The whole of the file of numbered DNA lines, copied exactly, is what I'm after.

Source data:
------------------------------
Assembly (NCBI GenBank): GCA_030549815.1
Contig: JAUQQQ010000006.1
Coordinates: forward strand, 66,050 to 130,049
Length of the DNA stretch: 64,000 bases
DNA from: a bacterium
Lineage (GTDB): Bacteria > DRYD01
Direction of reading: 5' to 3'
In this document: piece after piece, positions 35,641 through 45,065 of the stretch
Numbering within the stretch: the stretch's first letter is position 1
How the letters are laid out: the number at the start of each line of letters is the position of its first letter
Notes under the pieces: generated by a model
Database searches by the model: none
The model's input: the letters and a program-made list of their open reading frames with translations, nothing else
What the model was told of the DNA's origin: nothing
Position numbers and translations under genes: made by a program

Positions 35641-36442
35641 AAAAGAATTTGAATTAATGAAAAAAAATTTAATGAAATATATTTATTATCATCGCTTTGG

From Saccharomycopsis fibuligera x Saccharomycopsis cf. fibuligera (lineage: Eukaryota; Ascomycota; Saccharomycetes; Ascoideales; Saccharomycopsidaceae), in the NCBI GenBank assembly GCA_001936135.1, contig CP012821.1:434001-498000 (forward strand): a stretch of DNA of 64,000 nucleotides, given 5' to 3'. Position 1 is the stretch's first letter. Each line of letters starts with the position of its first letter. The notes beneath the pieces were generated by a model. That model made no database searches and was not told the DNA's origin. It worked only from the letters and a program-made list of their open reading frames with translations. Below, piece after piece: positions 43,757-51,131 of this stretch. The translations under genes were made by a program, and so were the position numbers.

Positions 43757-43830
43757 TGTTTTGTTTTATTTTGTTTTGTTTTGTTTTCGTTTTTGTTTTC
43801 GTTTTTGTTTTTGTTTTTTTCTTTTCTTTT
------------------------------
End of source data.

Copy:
Assembly (NCBI GenBank): GCA_030549815.1
Contig: JAUQQQ010000006.1
Coordinates: forward strand, 66,050 to 130,049
Length of the DNA stretch: 64,000 bases
DNA from: a bacterium
Lineage (GTDB): Bacteria > DRYD01
Direction of reading: 5' to 3'
In this document: piece after piece, positions 35,641 through 45,065 of the stretch
Numbering within the stretch: the stretch's first letter is position 1
How the letters are laid out: the number at the start of each line of letters is the position of its first letter
Notes under the pieces: generated by a model
Database searches by the model: none
The model's input: the letters and a program-made list of their open reading frames with translations, nothing else
What the model was told of the DNA's origin: nothing
Position numbers and translations under genes: made by a program

Positions 35641-36442
35641 AAAAGAATTTGAATTAATGAAAAAAAATTTAATGAAATATATTTATTATCATCGCTTTGG

From Saccharomycopsis fibuligera x Saccharomycopsis cf. fibuligera (lineage: Eukaryota; Ascomycota; Saccharomycetes; Ascoideales; Saccharomycopsidaceae), in the NCBI GenBank assembly GCA_001936135.1, contig CP012821.1:434001-498000 (forward strand): a stretch of DNA of 64,000 nucleotides, given 5' to 3'. Position 1 is the stretch's first letter. Each line of letters starts with the position of its first letter. The notes beneath the pieces were generated by a model. That model made no database searches and was not told the DNA's origin. It worked only from the letters and a program-made list of their open reading frames with translations. Below, piece after piece: positions 43,757-51,131 of this stretch. The translations under genes were made by a program, and so were the position numbers.

Positions 43757-43830
43757 TGTTTTGTTTTATTTTGTTTTGTTTTGTTTTCGTTTTTGTTTTC
43801 GTTTTTGTTTTTGTTTTTTTCTTTTCTTTT